Last weekend I wanted to cook something light in anticipation of the heavy feasting later this month. A quinoa chowder from Deborah Madison fit the bill perfectly. The creamy feta is a nice counterpoint to the smoky heat of the chipotle chiles.
Quinoa Chowder with Spinach, Feta and Scallions
Adapted from Vegetarian Cooking for Everyone by Deborah Madison
3/4 cup quinoa
2 Tbsp olive oil
1 garlic clove, finely chopped
1 jalapeno chile, seeded and finely diced *
1 tsp ground cumin
salt and pepper
1/2 pound potatoes, peeled and cut into 1/4-inch cubes
1 bunch scallions, thinly sliced
3 cups finely sliced spinach leaves
1/4 pound feta cheese, finely diced
about 6 quarts water, divided
* Used about two chipotles in adobo.
Simmer the quinoa for 15 minutes in 2 quarts of water. Then drain and reserve the liquid.
In a braising pot, heat the olive oil and add the garlic and chile. Stir-fry for about 30 seconds, until fragrant. Add the cumin, a good pinch of salt and the potatoes. Cook briefly without letting the garlic take any colour. Add the quinoa water and top it off to about 6 quarts. Add half the scallions and simmer until the potatoes are tender about 15 minutes. Add the quinoa, spinach and the rest of the scallions and simmer for about 5 minutes more. Remove from heat and stir
in the feta.
As you might know if you have been following me for some time, I'm a bit of a fan of Mark Bittman. So when I learned that Sue from Couscous & Consciousness along with Alex from A Moderate Life, Christy from Frugality and Crunchiness with Christy, Dr Laura from Who is Laura? and Chaya from My Sweet and Savoury are hosting a monthly blog event of his recipes, I just had to pour over my copy of How To Cook Everything Vegetarian and look up a new recipe to try. I settled on a bulgur chile, because there was a packet of bulgur sitting in the cupboard, which I had bought just out of curiousity. (somehow this is the way I end up trying something new most of the time)
The chile was nicely spicy, but not too hot. Better cook up a bigger batch while you are at it. It lends itself well to reheating, as the bulgur will not turn mushy over time.
The host of this month's blog hop is Sue from Couscous & Consciousness.
Adapted from How To Cook Everything Vegetarian by Mark Bittman
2 Tbsp olive oil
1 onion, chopped
2 bell peppers, any colour, cored and diced
2 carrots, diced
1 clove garlic, minced
3 Tbp tomato paste
about three chipotles in adobo
3 cups tomatoes, chopped (or pomodoro passata)
1 quart vegetable stock or water
salt, black pepper
1 cup fine or medium-grained bulgur
sour cream for garnish
In a braising pot, heat the oil and sweat the onions. Fry on medium heat until they turn translucent. Add the garlic and stir until fragrant, then add the bell pepper and carrot. Cook for about 5 minutes, stirring frequently. Add the tomato paste,let it take some colour and stir in.
Add the chipotles, chopped tomatoes, stock and some salt and black pepper.
Let bubble on low heat for about 30 minutes. Stir in the bulgur and cook for 10 minutes. Remove from heat and let stand for about 15 minutes. Garnish and serve.
The latest choice for a foodie-book from the Cook the Books Club was Heat by Bill Buford. I enjoyed reading the book when it came out and just re-read some sections which describe the work in a tuscan butchery.
Making sausage has been on my to-do list since I had read Ratio and Charcuterie by Michael Ruhlman, so now was the perfect time to try. To avoid the hassle of filling the ground meat into casings, I wanted to make some cevapcici-like fingerlings and wrap them into caulk fat. Sounded like a good enough plan, but unfortunately I ran into diffculties from the get-go. First, the nozzle of the (new and not-that-cheap) hand-cranked meat grinder was so low, I couldn't use an ice bath but had to catch the meat in a glass casserole. Then the suction cup on the bottom of the meat grinder gave in, which made grinding meat really hard and very time-consuming work. Due to the slow going the fat and meat (predictably) warmed up and began to clog the die. After going through maybe 200 gram of the 1.25 kg total (I used a half-batch of the recipe given below.) I decided to form the ground meat into a fingerling, skip the wrapping in caulk fat and just fry it. The Bratwurst had a nice and hearty taste, but I didn't want to slog on going through all that meat with the half-dead grinder. So I diced some onions and minced a garlic clove to make a bolognese-style stew with the diced meat.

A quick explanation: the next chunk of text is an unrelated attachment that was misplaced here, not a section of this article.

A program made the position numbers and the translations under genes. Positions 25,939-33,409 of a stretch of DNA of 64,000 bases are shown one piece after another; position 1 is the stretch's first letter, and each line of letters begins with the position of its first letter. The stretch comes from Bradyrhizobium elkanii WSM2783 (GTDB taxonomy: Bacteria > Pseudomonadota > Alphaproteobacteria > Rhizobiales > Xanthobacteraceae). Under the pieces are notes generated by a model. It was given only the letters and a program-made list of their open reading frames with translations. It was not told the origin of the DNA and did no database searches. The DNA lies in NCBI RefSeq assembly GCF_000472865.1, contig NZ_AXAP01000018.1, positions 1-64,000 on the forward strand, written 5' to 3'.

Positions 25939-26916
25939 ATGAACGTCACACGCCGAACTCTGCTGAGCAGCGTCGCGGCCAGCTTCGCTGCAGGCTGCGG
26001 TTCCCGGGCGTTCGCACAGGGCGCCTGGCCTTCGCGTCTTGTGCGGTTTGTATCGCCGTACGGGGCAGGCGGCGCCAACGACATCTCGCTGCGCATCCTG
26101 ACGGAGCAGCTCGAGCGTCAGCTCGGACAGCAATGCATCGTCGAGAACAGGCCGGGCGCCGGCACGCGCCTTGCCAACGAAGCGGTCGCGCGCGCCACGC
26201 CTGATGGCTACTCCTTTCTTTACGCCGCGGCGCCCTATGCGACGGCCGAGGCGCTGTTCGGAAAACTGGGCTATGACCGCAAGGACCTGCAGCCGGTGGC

It has been said somewhere, that a food blogger has to take on many varied roles from dish washer to cook to fotographer to food stylist and so on. Among those many tasks also may come the role of Chief of First-Aid Operations. In that role you may want to use a quite moment to ponder one or two questions.
Do you have a First-Aid Kit of some description which has not yet seen its Use-By date?
Is said kit in a place and a state of packaging where you are very, very confident to be able to put it to its intended use with one hand tied to your back?
Adapted from Ratio by Michael Ruhlman
4 pounds pork shoulder, diced
1 pound pork backfat, diced
1.25 ounces kosher salt
2 tsp freshly ground black pepper
1 Tbsp ground nutmeg
1 Tbsp ground ginger
1/4 cup chopped marjoram
1/2 cup white wine, chilled
caul fat (optional)
Mix together all the ingredients except the white wine. Cover and refrigerate for 2 to 24 hours.
Grind through a small die into a bowl set in ice water. Using a silicone spatula, fold in the wine until fully incorporated. Take off a small sample of the mixture, press it into patty-shape and fry it in a pan. Taste and adjust the seasoning if necessary.
Divide the mixture into patties or fingerling shapes, wrap in caul fat if using and fry in small batches without overcrowding the pan.